Multimodal Keypoint Detection Research < Jerod Weinman < CompSci < Grinnell


Keypoints labeled with descriptive attributes
Figure 1. Example of keypoints with rich descriptions. Attributes are drawn from CUB images and applied to corresponding keypoints of NABird species. (Photo Credit: Laura Erickson via NABirds)

Multimodal (text+image) models demonstrate strong object detection performance in both zero-shot and finetuned cases, in part because they replace a limited set of object classes with the natural language descriptions used by people, supporting open-world phrase grounding by learning the associations between words and pixels.

We investigated whether the same approach could apply to smaller-scale object keypoint detection (i.e., for pose estimation), allowing us to use not only part names but also attributes (adjectives) describing those parts.


Detection model overview
Figure 2. GLIP-KP model overview. (Photo credit: Davor Desancic via NABirds)

The GLIP model fuses the languistic and visual encodings in an interlinking multilayer head for the region proposal network. Originally designed for phrase grounding, we adapt GLIP to keypoint detection by treating ground truth keypoints as small objects (40×40 pixel boxes).

To evaluate this approach, we train and test on the North American Birds (NABirds) data set, which contains nearly 50,000 images, 400 unique species and annotates eleven bird keypoints for each image.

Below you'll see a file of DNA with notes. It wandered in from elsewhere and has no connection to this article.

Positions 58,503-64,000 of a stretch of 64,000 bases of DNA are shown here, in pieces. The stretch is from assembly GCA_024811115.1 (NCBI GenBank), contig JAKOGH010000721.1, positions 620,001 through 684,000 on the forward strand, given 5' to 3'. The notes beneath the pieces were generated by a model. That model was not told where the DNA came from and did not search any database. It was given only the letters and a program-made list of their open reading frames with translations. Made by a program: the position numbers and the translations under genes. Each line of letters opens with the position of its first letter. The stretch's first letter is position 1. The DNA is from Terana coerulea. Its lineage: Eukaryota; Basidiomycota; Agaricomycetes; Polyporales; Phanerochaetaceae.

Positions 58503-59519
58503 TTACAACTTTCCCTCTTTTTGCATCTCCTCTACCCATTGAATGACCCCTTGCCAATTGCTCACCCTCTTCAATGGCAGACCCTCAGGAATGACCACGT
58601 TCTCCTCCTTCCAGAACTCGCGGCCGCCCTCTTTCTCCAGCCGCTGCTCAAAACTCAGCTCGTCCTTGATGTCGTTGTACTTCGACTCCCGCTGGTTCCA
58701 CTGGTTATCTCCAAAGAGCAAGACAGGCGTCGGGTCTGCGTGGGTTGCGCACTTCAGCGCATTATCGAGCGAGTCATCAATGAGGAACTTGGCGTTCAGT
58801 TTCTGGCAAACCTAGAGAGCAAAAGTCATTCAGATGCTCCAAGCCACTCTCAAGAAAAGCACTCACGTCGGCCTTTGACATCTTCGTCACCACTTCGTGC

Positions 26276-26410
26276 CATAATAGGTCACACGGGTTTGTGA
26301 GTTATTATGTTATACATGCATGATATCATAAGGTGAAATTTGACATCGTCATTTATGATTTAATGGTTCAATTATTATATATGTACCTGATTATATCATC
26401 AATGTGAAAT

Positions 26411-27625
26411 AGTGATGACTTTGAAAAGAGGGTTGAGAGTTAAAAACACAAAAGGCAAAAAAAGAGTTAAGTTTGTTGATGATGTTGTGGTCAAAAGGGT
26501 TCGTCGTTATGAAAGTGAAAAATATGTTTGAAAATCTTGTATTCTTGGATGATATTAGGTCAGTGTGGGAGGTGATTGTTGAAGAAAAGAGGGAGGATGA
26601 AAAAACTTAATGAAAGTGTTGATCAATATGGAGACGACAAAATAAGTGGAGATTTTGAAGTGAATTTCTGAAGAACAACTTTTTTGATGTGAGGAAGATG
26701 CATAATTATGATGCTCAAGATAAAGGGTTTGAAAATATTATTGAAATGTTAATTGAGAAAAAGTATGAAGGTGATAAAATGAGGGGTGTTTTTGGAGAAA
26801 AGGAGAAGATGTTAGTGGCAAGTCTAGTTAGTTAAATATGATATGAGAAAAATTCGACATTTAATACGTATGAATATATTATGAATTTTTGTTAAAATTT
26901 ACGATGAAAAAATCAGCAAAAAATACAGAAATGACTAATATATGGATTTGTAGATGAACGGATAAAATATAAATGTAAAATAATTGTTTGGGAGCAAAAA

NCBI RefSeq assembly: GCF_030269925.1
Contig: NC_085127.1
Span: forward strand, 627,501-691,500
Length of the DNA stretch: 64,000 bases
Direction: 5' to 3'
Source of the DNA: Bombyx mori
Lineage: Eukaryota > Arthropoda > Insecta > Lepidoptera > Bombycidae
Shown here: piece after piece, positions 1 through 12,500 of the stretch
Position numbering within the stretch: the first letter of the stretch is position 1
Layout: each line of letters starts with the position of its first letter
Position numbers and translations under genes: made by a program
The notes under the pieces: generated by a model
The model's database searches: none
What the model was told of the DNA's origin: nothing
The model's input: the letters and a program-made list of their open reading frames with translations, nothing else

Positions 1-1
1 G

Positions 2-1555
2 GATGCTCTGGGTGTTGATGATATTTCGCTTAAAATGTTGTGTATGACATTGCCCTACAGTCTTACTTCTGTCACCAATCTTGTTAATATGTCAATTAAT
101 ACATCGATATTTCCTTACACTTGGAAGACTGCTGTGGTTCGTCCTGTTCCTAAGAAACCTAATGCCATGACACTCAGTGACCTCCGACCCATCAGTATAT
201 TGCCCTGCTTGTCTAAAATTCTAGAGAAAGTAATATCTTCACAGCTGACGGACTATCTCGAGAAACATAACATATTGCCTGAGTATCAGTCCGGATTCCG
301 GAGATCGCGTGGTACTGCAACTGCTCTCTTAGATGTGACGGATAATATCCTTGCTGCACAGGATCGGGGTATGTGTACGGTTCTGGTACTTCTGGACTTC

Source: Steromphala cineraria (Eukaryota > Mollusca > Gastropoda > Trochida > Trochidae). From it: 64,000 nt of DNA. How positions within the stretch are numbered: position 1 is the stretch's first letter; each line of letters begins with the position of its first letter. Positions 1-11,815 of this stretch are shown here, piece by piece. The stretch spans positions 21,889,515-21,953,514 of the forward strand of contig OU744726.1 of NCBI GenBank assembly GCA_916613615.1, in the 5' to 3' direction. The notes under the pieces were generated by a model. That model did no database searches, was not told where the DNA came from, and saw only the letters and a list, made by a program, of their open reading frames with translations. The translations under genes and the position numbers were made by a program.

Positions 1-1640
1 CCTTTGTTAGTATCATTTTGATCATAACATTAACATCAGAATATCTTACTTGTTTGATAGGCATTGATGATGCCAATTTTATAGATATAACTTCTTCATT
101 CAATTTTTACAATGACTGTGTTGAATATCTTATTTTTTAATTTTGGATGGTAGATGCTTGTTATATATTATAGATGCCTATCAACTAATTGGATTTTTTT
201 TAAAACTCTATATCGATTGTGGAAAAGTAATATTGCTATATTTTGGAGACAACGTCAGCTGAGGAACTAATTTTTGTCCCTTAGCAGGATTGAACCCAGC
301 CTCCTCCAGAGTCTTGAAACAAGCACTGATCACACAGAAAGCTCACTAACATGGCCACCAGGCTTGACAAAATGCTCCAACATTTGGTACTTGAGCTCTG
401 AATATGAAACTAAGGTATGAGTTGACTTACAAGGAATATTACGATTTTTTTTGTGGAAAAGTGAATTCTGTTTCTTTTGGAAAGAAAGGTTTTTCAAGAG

The captions we ask the model to pinpoint are the common names of each of the eleven keypoints.

However, to test the added value of the language stream, we also evaluate a variant that cuts off semantic contribution by replacing each keypoint label with a single character. This forces the deep fusion layers to rely on the visual characteristics with only a symbol that has no intrinsic meaning.

One strength of multimodal models is the ability to leverage declarative or descriptive attributes for few-shot transfer learning to novel categories. We therefore create a set of richer descriptive attributes for the keypoint query captions, as shown in the Table below.

Table 1: Keypoint names with their grammatically ordered attributes and select examples.
Name Attributes Examples
bill length / shape / color short all-purpose grey bill. long needle black bill.
crown color black and white crown. blue crown.
nape color black and white nape. brown and black nape. buff nape.
eye color black and red left eye. black right eye. yellow right eye.
belly pattern / color striped brown and white belly. solid belly.
breast pattern / color striped yellow and black breast. white breast.
back pattern / color striped brown black and buff back. solid blue back.
tail pattern / shape / color solid notched tail. notched brown tail.
wing pattern / shape / color spotted pointed black and white left wing.

This work is the first to incorporate such attributes for keypoint detection, rather than whole-image classification or phrase grounding.

The three train/test variants of the data are:

f. g. h. k. m. n. p. q. r. w. y.
bill. crown. nape. left eye. right eye. belly. breast. back. tail. left wing. right wing.
short cone buff bill. grey crown. grey nape. ..


Bird Object Keypoint Similarity (OKS) thresholds
Figure 3. The range of OKS thresholds used for the mAP calculation. (Photo credit: Davor Desancic via NABirds)